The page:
Making Gay History
Intimate, personal portraits of both known and long-forgotten champions, heroes, and witnesses to history brought to you from rare archival interviews.

Eric Marcus
History   Podcasts   Society & Culture   Health   Sexuality  

Latest Episode
You can check more episode on Publisher's website

Morty Manford
Teenaged Morty Manford came of age in the 1960s, at a time when psychiatrists often did more harm than good with young people struggling to come to terms with their sexuality in a world that had nothing nice to say about homosexuals. But once Morty settled his internal civil war, he jumped with both feet into a social justice movement that would change how he saw himself and how the world thought of and treated LGBTQ people.
From 1970 until he returned to college at Columbia University in the mid-1970s, Morty’s primary involvement was with the Gay Activists Alliance (GAA), where he ultimately became president. He also co-founded, with his mother Jeanne Manford, an organization for parents of gay people that today is known as PFLAG.  You can hear Morty and Jeanne tell that story in their Making Gay History Season One episode, which I recommend listening to before listening to this episode. 
Morty Manford’s papers are housed at the New York Public Library. You can learn more about the collection and read a summary of Morty’s life and contributions to the movement here. also offers an overview of Morty’s life and includes a long list of articles for anyone interested in more detailed background on Morty, his contributions, and the times in which he lived.  You can find the entry about Morty here.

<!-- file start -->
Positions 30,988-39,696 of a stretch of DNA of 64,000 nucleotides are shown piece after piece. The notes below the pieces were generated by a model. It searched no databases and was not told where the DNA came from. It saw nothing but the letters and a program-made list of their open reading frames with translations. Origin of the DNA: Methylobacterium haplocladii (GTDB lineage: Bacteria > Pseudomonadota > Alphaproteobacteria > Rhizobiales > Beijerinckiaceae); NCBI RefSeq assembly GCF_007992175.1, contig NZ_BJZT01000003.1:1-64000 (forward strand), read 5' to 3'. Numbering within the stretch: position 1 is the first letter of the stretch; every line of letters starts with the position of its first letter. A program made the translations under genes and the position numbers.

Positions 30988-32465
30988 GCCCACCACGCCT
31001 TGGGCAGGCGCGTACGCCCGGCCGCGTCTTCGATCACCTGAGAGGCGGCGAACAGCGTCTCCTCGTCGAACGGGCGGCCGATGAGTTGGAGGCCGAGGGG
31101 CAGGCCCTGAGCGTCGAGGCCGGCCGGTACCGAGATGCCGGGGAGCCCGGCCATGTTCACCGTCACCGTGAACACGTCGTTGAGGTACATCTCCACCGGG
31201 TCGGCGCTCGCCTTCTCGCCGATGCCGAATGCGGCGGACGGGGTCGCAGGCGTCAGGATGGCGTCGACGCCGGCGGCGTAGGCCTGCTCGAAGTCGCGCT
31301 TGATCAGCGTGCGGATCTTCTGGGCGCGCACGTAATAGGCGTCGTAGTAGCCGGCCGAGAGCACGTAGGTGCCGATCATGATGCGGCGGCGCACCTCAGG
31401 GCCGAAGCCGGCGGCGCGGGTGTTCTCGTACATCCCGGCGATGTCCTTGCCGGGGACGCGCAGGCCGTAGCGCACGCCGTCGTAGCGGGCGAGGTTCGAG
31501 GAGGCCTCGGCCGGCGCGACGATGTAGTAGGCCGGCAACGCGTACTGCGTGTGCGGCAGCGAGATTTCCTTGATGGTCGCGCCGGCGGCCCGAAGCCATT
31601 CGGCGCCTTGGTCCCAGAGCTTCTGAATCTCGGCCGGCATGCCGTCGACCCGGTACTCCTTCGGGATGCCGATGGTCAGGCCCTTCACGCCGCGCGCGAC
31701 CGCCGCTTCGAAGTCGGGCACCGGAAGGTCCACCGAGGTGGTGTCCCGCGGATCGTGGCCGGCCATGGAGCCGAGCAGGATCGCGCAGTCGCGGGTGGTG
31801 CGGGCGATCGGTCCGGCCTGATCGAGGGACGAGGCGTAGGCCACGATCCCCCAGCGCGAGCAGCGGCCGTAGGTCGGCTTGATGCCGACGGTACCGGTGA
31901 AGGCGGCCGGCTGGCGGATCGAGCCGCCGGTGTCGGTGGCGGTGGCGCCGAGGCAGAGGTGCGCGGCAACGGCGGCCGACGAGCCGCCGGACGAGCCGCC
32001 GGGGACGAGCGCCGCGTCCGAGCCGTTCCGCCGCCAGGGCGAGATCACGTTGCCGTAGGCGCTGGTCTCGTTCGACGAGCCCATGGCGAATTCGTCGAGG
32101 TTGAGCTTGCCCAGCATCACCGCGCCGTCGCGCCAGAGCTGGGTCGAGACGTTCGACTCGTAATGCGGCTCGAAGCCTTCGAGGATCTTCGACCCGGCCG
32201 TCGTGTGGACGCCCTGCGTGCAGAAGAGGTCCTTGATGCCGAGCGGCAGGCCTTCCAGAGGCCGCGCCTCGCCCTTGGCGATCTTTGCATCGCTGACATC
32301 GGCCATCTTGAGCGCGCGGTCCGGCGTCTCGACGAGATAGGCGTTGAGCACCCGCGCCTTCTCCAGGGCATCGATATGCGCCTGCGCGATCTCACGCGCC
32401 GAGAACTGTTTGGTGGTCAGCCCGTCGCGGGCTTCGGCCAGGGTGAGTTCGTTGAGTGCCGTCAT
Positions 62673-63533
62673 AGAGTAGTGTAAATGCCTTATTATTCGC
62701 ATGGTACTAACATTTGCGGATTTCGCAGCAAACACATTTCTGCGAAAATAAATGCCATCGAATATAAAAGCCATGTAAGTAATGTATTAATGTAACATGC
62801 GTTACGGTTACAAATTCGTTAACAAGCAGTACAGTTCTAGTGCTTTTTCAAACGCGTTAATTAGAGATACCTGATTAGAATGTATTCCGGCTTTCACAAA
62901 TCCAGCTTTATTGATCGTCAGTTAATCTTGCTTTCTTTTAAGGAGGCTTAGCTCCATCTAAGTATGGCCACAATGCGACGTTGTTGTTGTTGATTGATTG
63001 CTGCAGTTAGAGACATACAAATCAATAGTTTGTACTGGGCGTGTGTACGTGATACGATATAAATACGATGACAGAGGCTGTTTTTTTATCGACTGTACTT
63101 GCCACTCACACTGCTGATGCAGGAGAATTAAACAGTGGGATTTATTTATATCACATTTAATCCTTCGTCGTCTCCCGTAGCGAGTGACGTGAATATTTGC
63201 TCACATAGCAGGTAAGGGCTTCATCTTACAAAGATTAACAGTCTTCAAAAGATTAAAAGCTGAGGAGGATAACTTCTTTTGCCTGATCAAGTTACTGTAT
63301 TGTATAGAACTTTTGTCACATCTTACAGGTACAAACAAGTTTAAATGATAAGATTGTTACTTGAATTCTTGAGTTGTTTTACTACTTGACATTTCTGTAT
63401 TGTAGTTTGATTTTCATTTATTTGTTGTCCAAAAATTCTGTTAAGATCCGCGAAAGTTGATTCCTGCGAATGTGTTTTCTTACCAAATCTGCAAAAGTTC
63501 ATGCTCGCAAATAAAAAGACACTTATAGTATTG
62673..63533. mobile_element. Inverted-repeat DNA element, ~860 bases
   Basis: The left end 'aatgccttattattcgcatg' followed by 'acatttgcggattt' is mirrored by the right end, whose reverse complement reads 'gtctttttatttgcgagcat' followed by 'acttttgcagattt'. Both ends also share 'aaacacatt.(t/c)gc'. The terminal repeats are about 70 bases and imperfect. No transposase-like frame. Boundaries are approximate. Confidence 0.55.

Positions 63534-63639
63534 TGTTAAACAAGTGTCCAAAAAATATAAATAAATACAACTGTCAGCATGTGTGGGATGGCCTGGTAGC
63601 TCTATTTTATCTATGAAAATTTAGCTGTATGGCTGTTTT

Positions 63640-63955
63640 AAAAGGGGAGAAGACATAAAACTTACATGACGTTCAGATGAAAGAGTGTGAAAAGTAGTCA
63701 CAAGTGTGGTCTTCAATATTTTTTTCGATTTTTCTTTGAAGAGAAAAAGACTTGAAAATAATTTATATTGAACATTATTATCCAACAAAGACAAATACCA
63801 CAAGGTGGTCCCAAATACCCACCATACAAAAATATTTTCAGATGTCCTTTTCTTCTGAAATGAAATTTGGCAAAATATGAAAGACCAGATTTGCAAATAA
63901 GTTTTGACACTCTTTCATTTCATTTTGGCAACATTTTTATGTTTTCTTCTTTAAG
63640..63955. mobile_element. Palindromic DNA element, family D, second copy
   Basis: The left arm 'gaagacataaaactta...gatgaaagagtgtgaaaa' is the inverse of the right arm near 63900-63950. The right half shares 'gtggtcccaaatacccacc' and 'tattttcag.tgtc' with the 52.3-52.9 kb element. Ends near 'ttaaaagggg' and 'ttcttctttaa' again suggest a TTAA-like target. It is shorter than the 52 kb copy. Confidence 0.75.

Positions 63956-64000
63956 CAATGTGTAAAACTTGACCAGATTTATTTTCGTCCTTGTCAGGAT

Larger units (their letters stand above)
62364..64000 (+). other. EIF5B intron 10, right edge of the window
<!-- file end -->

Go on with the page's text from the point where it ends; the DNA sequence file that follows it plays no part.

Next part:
You can read Morty’s oral history in the 1992 edition of Making Gay History.
Morty speaks about both the Gay Liberation Front (GLF) and the Gay Activists Alliance (GAA).  For a brief summary about the two organizations and their differences, read this article by Linda Rapp from the GLBTQ Archive.  The United States Federal Bureau of Investigation (FBI) kept files on the GAA and the organization’s activities.
From 1971 to 1974, GAA was headquartered in this firehouse in the SoHo neighborhood of New York City. You can read about GAA members storming the offices of Harper’s Magazine in 1970 to protest a recently published a homophobic article here.
A pivotal event in Morty’s life was witnessing a 1970 march through Greenwich Village in protest against a police raid of the Snake Pit bar. In his Making Gay History interview Morty states that the raid took place in February 1970.  It was in fact March 8, 1970.  The NYC LGBT Historic Sites Project has an entry for the Snake Pit bar on their website, which includes photographs of the raid, a flyer calling for a protest (the one that caught Morty’s attention), and an article published in the New York Times the day after the protest.
2017-12-28 08:00:00 UTC

About This Site  Privacy Policy


the Apple logo, iPhone, iPod touch, and iTunes are trademarks of Apple Inc., registered in the U.S. and other countries.